Assessments may change in many ways, but for most students, the stress of having to prove what they know and can do doesn’t go away.
That’s why an increasing number of districts nationwide are looking for ways to help change not so much the tests but the way students respond to them, and to do so in a way that helps improve students’ achievement and well-being.
“People who are anxious in general often get test anxiety, yes, but a lot of people who are not particularly anxious can still develop stress around tests in different subjects” like mathematics, said Mark Greenberg, the chairman of prevention research at Pennsylvania State University and a developer of the Promoting Alternative Thinking Strategies, or PATHS, curriculum, a social and emotional development and anti-anxiety program for elementary students.
What’s actually going on when a student stresses out over a test? While it’s a common occurrence, researchers are starting to get new perspective on exactly how fear interferes with performance.
In the moment an anxious student begins a test, “the mind becomes flooded with concerns about the possibility of failure. And these worries essentially create a competition for attention between the worries and [the] need to solve the problems on the test,” said Gerardo Ramirez, an assistant professor in developmental and cognitive psychology at the University of California, Los Angeles. That divided attention leads to a stalemate — called “choking,” in the parlance of Ramirez and his colleague Sian Beilock at the University of Chicago.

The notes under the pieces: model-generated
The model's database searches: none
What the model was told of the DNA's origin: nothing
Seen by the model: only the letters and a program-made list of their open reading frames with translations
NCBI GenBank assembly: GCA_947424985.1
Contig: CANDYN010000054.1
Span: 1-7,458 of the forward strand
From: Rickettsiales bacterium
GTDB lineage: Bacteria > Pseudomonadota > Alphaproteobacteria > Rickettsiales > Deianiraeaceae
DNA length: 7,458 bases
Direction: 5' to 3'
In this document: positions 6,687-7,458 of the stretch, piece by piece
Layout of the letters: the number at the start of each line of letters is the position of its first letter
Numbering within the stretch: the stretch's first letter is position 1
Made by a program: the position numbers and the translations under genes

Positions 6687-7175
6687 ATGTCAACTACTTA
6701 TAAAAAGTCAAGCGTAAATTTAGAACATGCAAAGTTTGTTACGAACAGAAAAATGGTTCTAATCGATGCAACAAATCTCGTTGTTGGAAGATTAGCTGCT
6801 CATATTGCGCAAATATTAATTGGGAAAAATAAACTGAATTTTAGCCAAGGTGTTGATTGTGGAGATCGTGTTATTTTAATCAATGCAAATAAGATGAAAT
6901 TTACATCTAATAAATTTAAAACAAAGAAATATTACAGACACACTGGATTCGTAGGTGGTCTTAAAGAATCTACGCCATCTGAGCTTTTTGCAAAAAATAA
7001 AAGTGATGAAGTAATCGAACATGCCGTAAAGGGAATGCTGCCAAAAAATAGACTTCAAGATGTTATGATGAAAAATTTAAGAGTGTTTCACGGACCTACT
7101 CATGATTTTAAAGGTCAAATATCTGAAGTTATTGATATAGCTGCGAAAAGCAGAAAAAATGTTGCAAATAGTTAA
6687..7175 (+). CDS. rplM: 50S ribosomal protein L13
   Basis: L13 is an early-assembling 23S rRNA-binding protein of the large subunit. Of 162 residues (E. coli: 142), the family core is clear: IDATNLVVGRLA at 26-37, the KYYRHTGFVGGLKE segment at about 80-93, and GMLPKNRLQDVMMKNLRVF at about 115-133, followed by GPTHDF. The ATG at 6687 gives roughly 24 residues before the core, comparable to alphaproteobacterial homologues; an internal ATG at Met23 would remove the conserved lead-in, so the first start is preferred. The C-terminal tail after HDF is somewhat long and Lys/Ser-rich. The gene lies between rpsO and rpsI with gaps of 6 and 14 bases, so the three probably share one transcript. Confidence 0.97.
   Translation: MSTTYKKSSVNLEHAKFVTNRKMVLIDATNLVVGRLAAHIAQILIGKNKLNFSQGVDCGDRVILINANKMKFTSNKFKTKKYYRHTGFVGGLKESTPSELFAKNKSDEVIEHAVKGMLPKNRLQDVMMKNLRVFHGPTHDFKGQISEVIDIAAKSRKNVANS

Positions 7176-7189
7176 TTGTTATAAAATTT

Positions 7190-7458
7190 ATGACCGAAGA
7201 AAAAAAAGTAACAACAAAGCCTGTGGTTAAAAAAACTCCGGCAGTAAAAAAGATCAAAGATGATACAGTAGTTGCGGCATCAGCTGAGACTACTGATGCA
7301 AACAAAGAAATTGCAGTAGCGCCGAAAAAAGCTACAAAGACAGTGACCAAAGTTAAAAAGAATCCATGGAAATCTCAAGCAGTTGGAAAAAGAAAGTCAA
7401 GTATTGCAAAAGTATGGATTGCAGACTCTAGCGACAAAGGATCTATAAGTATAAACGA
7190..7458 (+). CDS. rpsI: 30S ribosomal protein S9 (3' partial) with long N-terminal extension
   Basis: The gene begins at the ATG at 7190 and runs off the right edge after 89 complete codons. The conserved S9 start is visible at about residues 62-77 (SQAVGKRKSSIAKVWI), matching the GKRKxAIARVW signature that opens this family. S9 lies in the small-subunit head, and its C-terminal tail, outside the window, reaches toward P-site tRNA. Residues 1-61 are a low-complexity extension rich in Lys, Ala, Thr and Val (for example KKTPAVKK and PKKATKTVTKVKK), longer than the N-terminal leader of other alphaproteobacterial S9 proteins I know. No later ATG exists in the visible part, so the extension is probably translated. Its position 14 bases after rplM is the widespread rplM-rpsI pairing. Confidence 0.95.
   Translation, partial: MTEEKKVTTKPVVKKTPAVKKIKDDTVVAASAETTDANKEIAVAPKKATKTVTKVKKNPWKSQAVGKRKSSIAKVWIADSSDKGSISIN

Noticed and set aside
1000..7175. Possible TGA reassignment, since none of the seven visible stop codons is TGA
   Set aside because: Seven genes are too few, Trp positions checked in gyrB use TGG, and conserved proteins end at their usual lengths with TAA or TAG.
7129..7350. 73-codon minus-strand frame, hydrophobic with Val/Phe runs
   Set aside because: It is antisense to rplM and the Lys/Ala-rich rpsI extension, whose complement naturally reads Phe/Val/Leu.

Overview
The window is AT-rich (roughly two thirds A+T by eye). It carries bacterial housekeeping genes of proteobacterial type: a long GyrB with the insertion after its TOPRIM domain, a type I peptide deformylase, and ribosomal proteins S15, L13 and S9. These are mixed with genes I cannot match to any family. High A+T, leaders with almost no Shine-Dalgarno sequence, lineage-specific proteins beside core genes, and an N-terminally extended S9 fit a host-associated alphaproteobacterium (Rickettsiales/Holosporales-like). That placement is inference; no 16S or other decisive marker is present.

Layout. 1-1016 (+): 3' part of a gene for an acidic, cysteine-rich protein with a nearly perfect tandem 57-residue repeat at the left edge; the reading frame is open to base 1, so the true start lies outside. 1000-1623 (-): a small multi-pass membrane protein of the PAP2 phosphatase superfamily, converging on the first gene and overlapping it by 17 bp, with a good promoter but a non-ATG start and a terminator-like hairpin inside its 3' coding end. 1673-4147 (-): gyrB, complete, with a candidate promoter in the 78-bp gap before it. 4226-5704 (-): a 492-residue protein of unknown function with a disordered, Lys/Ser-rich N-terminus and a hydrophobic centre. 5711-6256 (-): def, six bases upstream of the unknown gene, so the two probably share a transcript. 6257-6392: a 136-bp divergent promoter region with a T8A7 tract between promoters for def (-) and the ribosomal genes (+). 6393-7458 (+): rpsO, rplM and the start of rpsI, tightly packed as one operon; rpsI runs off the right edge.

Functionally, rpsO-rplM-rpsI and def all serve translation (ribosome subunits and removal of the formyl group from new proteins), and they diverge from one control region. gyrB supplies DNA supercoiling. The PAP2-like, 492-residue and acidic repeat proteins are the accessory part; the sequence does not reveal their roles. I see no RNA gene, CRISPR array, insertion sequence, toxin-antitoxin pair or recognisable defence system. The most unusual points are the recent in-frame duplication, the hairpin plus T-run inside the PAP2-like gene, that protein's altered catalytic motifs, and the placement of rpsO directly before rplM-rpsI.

Young students ‘shut down’
This choking can be particularly visible in younger students. High schoolers may respond more like adults, with irritability or sleep problems, but “in elementary, kids just kind of shut down sometimes,” said James Butler, who trains teachers in anti-stress techniques at the Austin, Texas, school district. “Last week, there was a 4th grader who just started crying and wouldn’t write much on the test at all,” he said. “They just get overwhelmed and don’t know how to deal with it.”
Interestingly, that fear response looks the same in both low- and high-performing students, Ramirez said. It doesn’t matter how much the student actually knows, but rather how well he or she “feels they have the resources to meet the demands of the test” and how tightly performance is tied to the child’s sense of identity.
For example, in a study out last month, Ramirez and colleagues found that students who saw themselves as “math people,” but performed poorly on a math test actually repressed their memories of the content of the class, similar to the “motivated forgetting” seen around traumatic events like death. The effort to block out a source of anxiety can actually make it harder to remember events and content around the event.
“So maybe you feel, ‘Hey, I’m supposed to be a math person, but I’m really stressed out, so maybe I’m not as big a math person as I thought I was.’ That stress becomes a very big threat to you,” Ramirez said.
“The point of forgetting is to cope with the experience, but if the experience is tied up with a lot of the content of the class, it’s not what you want.”
Take the American Psychological Association’s 2013 report, “Stress in America.” Students who wrote about their fears about an upcoming test the day before taking it performed better during the actual test, perhaps because it allowed them to focus on the fear and then put it aside. A 2011 University of Colorado at Boulder study similarly found that asking students to write about their values before a test improved performance; authors of that study noted that it could help students reinforce their sense of self outside the academic arena.